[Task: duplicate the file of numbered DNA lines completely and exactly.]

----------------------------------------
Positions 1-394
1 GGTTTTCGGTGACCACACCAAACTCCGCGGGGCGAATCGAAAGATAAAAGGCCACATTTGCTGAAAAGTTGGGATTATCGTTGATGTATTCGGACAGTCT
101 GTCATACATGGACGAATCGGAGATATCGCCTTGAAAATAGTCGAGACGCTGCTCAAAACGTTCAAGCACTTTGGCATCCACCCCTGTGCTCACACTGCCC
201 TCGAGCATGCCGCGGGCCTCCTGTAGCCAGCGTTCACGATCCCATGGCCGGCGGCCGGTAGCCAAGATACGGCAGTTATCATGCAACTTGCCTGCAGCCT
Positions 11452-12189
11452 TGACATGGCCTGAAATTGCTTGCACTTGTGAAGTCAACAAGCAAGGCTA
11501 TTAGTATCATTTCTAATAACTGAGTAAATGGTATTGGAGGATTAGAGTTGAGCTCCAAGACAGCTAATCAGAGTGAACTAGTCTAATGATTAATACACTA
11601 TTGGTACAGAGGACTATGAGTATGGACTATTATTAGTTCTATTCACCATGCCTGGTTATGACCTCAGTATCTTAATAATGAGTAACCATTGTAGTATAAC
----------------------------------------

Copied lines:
Positions 1-394
1 GGTTTTCGGTGACCACACCAAACTCCGCGGGGCGAATCGAAAGATAAAAGGCCACATTTGCTGAAAAGTTGGGATTATCGTTGATGTATTCGGACAGTCT
101 GTCATACATGGACGAATCGGAGATATCGCCTTGAAAATAGTCGAGACGCTGCTCAAAACGTTCAAGCACTTTGGCATCCACCCCTGTGCTCACACTGCCC
201 TCGAGCATGCCGCGGGCCTCCTGTAGCCAGCGTTCACGATCCCATGGCCGGCGGCCGGTAGCCAAGATACGGCAGTTATCATGCAACTTGCCTGCAGCCT
Positions 11452-12189
11452 TGACATGGCCTGAAATTGCTTGCACTTGTGAAGTCAACAAGCAAGGCTA
11501 TTAGTATCATTTCTAATAACTGAGTAAATGGTATTGGAGGATTAGAGTTGAGCTCCAAGACAGCTAATCAGAGTGAACTAGTCTAATGATTAATACACTA
11601 TTGGTACAGAGGACTATGAGTATGGACTATTATTAGTTCTATTCACCATGCCTGGTTATGACCTCAGTATCTTAATAATGAGTAACCATTGTAGTATAAC